Ramón de los Reyes and his Spanish Dance Theatre, New England’s only fully professional Spanish dance company, have taught tens of thousands of flamenco enthusiasts of all ages over the last three-plus decades. But for the Madrid-born Reyes, the most important students have been Nino and Isaac de los Reyes, his two sons with ex-wife Clara Ramona. Both offspring left the Boston nest to hone their craft in Spain, and both showcase their flamenco skills in venues around the world.
This weekend, Nino is back in Boston, and father and son are making a rare joint appearance as part of a concert at the Dance Complex called “Fall Is Rising: Faculty & Friends.” Ramón, a longtime teacher at the Dance Complex in Cambridge — and occasionally at Boston Ballet, the Boston Conservatory, and the Walnut Hill School — presents a new seguiriya choreographed for eight dancers from his studio. He and Nino will provide percussive accompaniment. Nino, 28, billed as the event’s special guest artist, will dance solo excerpts from his hourlong “Origins.” (The concert’s other participants include Olivier Besson, Rozann Kraus, Margot Parsons, Lisa Simon, Danny Swain, and Prometheus Dance.)
Q. Nino, you’ve been around flamenco since you were born. When did you first start dancing?
FALL IS RISING: FACULTY & FRIENDS
Nino: My first steps were inside my crib at my parents’ studio in the Piano Factory. I remember doing steps at home that I saw in the studio at 3 or 4, just because I was always looking. I would go to my parents’ classes, be in the background, and members of the company would show me steps. I was 6 when I was onstage for the first time in flamenco boots, in the Buenos Aires opera house, and after that I started to study. I went to a very famous school in Spain and learned from different teachers.
Q. As a prodigy, you started touring the world by the time you were 10. Were you driven to dance, or was it more a family expectation?
Nino: Our parents never forced us to go to class. Even weekends, if I had a moment, I would go to the studio or to take a class. I would go to school, and if I had a break in the day, I would go take a flamenco class, then go back to school, finish at 4 or 5, then go take another class, and then go to conservatory. [I] didn’t finish until late at night, just because I wanted to learn. I also wanted to play soccer. I loved sports, too.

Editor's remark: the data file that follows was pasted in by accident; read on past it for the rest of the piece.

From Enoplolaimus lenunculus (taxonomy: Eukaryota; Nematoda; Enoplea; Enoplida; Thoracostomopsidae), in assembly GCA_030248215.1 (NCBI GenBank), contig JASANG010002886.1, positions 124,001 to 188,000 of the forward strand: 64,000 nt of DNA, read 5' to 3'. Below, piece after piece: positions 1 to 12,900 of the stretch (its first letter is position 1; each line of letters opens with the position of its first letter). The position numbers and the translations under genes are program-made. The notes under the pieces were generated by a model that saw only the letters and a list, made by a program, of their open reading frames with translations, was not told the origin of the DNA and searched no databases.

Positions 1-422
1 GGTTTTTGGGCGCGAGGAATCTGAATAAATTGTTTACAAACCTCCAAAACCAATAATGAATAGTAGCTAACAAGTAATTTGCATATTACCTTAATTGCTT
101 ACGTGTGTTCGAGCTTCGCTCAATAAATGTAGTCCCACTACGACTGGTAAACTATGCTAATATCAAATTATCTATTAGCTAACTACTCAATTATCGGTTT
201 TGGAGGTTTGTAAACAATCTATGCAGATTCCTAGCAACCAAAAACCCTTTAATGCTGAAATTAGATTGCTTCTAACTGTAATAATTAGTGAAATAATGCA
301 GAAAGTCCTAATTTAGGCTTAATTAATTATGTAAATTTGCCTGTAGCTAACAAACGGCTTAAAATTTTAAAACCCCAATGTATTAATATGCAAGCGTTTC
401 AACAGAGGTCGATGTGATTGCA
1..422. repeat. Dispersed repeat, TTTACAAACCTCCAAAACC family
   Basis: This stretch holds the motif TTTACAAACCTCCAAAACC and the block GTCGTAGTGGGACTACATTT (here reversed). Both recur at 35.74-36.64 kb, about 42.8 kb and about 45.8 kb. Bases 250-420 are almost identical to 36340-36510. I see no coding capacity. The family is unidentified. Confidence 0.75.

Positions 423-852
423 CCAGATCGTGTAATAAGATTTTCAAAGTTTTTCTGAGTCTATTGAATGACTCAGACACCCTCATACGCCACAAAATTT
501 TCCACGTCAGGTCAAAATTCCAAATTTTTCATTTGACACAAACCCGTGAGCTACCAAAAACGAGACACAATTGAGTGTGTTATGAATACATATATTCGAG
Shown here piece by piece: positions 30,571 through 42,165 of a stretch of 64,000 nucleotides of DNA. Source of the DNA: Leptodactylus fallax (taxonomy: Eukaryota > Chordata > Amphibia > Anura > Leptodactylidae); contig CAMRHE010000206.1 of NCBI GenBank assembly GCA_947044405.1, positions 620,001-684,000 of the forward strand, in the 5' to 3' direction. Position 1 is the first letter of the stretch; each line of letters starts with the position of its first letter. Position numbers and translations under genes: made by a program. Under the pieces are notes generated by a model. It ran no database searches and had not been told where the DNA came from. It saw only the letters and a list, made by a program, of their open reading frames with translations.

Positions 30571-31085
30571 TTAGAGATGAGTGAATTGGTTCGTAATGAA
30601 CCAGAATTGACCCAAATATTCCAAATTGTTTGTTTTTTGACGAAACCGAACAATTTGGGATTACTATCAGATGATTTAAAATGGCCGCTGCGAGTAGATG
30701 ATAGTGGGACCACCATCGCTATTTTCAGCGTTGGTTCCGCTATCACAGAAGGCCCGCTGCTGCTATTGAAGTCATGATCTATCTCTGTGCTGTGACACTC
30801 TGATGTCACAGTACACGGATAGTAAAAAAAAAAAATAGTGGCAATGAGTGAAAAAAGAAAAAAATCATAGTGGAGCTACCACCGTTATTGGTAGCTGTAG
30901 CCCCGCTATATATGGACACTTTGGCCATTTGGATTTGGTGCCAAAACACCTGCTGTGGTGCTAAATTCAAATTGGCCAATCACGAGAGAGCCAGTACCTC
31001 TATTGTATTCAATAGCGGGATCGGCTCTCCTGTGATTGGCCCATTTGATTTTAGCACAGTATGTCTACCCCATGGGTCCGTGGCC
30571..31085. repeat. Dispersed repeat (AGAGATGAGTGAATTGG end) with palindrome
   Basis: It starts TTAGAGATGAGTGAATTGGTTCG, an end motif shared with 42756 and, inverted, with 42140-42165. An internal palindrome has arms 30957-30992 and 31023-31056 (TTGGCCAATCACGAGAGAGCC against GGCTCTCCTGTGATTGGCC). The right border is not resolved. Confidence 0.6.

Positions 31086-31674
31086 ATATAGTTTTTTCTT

Ramón: It’s a difficult career, a difficult life. But I tell [my sons] if you like to do it, do it well. I train my sons to be their own people.
Q. Nino, your father works in the traditional “flamenco puro” style, but yours has some contemporary fusion.
Nino: I have many influences of being born here and seeing and learning a lot of dance — tap, ballet, modern, jazz. And of course, I express that. But I’m a purist, too, because what I dance comes from the inside. The first thing my generation has to do is respect the roots, the essence. But we’re born in another age and have seen the fusion, so we see flamenco be something new, help it to evolve.
Ramón: I want him to do his own personality, to do flamenco in his own style, but conserve what is really flamenco. It’s difficult, very complicated footwork. Not everyone has the quality to do it, to do seven, 10 pirouettes and entrechats six, and he does. I say that not because he is my son — I see it very honestly. He has a lot of talent. What he does is special.
Q. You’ve been tremendously influenced by your mother and brother Isaac, but what’s the greatest artistic gift you’ve gotten from your father?
Nino: The essence of flamenco — the dance and being a true artist and professional.
Q. Ramón, what have you learned from your son?
Ramón: Different ways of doing footwork and making different sounds. It’s difficult for me to do it because my technique is completely different. I don’t try to do it, I’m not stupid. [Laughter.]
Q. Since you are not tied to a specific company, Nino, you also have the freedom to collaborate with a wide variety of ensembles and artists. You just got back from a recording session with Paul Simon?
Nino: Yes, I recorded clapping and footwork for him to use in his new recordings. It was great. I got to meet these incredible musicians.
Q. Ramón, is your Spanish Dance Theatre still actively performing?
Ramón: Occasionally. I maintain it for my sons to continue someday.
Nino: The biggest thing for me in life is to someday continue with all that my father and mother did here for flamenco. I want to make something for the flamenco community in Boston, to bring workshops and performances to Dance Complex as the house of flamenco here, so his legacy and Spanish Dance Theatre continue. To see this place where you can breathe dance is a gift.